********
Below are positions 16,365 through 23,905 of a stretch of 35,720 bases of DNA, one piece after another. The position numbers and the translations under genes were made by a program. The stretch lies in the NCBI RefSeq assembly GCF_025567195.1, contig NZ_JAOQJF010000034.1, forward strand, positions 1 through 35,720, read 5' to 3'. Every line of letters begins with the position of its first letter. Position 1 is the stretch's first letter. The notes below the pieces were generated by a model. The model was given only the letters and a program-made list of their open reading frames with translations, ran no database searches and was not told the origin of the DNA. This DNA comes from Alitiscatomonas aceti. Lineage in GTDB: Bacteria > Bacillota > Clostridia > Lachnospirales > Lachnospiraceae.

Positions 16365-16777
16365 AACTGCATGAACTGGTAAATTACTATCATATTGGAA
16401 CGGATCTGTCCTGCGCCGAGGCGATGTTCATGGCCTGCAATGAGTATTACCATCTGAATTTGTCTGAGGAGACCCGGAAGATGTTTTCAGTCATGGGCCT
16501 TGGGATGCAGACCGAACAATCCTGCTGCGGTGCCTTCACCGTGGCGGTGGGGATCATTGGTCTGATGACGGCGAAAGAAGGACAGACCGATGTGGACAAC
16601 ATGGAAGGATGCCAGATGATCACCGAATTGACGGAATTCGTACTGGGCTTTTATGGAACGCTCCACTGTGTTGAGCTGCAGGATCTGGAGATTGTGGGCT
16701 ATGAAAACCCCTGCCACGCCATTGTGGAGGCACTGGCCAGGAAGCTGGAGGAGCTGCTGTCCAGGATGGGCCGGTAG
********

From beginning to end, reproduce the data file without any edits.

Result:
Below are positions 16,365 through 23,905 of a stretch of 35,720 bases of DNA, one piece after another. The position numbers and the translations under genes were made by a program. The stretch lies in the NCBI RefSeq assembly GCF_025567195.1, contig NZ_JAOQJF010000034.1, forward strand, positions 1 through 35,720, read 5' to 3'. Every line of letters begins with the position of its first letter. Position 1 is the stretch's first letter. The notes below the pieces were generated by a model. The model was given only the letters and a program-made list of their open reading frames with translations, ran no database searches and was not told the origin of the DNA. This DNA comes from Alitiscatomonas aceti. Lineage in GTDB: Bacteria > Bacillota > Clostridia > Lachnospirales > Lachnospiraceae.

Positions 16365-16777
16365 AACTGCATGAACTGGTAAATTACTATCATATTGGAA
16401 CGGATCTGTCCTGCGCCGAGGCGATGTTCATGGCCTGCAATGAGTATTACCATCTGAATTTGTCTGAGGAGACCCGGAAGATGTTTTCAGTCATGGGCCT
16501 TGGGATGCAGACCGAACAATCCTGCTGCGGTGCCTTCACCGTGGCGGTGGGGATCATTGGTCTGATGACGGCGAAAGAAGGACAGACCGATGTGGACAAC
16601 ATGGAAGGATGCCAGATGATCACCGAATTGACGGAATTCGTACTGGGCTTTTATGGAACGCTCCACTGTGTTGAGCTGCAGGATCTGGAGATTGTGGGCT
16701 ATGAAAACCCCTGCCACGCCATTGTGGAGGCACTGGCCAGGAAGCTGGAGGAGCTGCTGTCCAGGATGGGCCGGTAG